Five Things to Know About the Intersection of Water Networks and Smart Systems

January 6, 2011 at 9:05 am Leave a comment

For the new year, we compiled a list of five things one needs to know in 2011 about the intersection of IT, smart systems and Water:
  1. Instrumentation: The Planet, water networks included, inlcuding Victorian era pipes and Roman water-works, is being instrumented. Water networks, with their supervisory control and data acquisition systems,  are set to make a huge technology leap into the smart system age. Contrary to many systems where instrumentation needs to reach a certain critical mass to make smart management possible, with water things are different – smart systems can be created just by applying analytical smarts to pre-existing data.
  2. Greater granularity: notwithstanding what was mentioned in point number 1, the direct result of implementing smart water approaches is more granualrity. Once smart water systems prove their value in making the water distribution system better, utilities will install  more sensors at more measurement points so they can get more granularity in telling how well their water networks operate.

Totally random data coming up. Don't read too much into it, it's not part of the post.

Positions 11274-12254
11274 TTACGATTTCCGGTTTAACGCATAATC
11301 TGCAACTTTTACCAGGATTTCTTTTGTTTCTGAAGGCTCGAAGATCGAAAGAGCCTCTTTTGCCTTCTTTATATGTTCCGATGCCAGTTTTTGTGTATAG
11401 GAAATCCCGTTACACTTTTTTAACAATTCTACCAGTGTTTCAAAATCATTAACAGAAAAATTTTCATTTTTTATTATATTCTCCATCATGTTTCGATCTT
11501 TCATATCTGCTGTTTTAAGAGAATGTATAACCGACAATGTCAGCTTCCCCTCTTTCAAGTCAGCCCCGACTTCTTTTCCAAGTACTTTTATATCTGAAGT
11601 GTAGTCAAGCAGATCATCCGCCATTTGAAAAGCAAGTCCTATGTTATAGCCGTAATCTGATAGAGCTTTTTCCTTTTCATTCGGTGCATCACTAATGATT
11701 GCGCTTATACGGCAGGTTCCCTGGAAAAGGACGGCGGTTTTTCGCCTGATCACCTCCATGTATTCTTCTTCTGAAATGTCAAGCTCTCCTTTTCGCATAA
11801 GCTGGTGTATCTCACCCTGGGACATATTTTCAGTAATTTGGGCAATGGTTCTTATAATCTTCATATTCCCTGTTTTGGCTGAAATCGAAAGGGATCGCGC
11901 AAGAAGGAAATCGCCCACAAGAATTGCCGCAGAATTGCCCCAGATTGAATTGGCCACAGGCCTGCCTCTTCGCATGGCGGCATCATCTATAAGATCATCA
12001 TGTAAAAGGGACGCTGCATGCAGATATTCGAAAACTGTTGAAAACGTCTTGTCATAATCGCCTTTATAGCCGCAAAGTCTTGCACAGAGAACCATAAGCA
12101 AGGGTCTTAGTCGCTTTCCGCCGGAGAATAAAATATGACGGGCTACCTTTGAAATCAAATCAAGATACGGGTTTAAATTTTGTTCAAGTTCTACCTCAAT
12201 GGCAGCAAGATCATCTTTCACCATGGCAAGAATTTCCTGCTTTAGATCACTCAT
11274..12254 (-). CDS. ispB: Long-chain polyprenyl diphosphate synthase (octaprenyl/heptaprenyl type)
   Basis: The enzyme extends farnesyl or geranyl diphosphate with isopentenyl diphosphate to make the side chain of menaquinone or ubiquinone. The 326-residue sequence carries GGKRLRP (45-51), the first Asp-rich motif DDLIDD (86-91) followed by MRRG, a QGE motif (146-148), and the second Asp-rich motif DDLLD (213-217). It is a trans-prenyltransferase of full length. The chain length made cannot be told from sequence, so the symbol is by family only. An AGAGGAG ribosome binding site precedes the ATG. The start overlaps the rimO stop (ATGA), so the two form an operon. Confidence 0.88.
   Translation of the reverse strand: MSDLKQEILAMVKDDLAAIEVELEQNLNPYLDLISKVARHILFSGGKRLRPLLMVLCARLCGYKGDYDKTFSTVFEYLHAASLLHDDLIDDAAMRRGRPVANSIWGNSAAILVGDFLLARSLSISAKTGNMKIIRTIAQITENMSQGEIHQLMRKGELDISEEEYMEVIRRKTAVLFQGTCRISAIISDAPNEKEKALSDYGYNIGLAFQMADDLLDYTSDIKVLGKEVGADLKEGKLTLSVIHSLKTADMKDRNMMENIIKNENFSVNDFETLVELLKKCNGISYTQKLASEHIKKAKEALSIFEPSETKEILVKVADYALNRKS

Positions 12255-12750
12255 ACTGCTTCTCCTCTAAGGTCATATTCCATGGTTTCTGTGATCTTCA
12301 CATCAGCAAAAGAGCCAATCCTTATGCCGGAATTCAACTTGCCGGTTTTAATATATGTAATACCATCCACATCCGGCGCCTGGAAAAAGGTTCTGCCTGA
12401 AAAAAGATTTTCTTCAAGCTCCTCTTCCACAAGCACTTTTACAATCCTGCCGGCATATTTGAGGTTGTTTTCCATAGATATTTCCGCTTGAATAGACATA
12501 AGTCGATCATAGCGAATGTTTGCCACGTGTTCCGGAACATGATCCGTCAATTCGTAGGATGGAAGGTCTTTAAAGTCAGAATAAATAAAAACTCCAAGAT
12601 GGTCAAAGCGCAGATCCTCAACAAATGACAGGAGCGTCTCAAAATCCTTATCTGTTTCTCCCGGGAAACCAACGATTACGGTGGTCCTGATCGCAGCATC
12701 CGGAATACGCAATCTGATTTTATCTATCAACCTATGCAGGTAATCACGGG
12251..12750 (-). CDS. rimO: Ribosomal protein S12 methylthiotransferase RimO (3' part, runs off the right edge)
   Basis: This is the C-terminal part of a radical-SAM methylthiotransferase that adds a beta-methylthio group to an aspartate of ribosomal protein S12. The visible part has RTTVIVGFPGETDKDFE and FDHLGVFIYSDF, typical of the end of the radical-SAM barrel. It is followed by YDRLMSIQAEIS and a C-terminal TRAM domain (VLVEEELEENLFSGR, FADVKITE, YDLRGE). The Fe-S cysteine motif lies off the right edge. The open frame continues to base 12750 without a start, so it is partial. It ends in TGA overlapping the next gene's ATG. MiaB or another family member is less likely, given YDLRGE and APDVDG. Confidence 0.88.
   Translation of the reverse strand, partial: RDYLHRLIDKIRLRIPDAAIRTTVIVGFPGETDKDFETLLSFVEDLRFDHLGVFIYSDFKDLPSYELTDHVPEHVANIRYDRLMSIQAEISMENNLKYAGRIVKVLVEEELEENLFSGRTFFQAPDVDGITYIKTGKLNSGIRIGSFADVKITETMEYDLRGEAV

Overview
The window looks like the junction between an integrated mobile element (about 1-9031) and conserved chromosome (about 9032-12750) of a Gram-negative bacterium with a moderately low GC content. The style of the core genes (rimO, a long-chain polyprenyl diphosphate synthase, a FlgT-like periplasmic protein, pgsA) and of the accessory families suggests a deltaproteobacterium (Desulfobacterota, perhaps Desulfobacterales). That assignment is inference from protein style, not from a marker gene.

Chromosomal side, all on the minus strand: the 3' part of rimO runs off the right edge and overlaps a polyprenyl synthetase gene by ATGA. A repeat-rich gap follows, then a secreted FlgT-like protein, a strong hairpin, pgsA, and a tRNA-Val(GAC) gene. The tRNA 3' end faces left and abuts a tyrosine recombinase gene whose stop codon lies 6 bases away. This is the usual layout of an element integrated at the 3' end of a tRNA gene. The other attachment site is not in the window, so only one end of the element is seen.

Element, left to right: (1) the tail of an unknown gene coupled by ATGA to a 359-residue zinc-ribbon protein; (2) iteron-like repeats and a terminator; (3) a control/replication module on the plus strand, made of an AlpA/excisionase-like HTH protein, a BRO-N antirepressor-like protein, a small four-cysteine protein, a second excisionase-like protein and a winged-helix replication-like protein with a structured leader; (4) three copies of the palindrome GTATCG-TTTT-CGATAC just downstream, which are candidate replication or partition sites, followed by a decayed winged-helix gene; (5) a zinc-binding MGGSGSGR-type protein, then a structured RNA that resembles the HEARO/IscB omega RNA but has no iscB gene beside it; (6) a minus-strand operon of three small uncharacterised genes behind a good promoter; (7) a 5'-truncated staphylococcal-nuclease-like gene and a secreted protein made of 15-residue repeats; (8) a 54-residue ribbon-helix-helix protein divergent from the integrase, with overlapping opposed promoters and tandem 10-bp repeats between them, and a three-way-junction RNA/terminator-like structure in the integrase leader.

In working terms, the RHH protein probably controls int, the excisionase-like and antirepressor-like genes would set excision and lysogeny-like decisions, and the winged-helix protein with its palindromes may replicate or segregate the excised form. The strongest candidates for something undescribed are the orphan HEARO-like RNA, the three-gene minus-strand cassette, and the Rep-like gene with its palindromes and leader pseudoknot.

3. From infrequent measurements to constant information: while some water networks still collect data infrequently, dishing up a post-facto report, newer systems, as a result of the actionable information offered by water infrastructure monitoring, are poised to become real-time. Real time control of the water network is not a nice thing to have; it is a must, as one of the goals of water infrastructure monitoring is to “prevent events from becoming catastrophic”. The best example, of course, is detecting a water leak before it becomes a burst, which affects the water supply, damages property and loses huge amounts of water.
  4. From reactivity to proactivity: when information is granular, meaningful and smart, actions undertaken according to the information cease to be reactions, such as fixing leaks, and can include preventative maintenance and better operational control that are planned to prevent problems, not react to them.
  5. From silos of information to a holistic view: smart water begins by looking into the core of the water distribution network, monitoring mains, district metered areas, pumps and reservoirs. But smart water systems do not stop there. They also interface into other systems, such as asset management, billing and consumer care, becoming the central nervous system for the water utility.

Entry filed under: Leaks and Bursts, Smart Water Grid, Uncategorized. Tags: .

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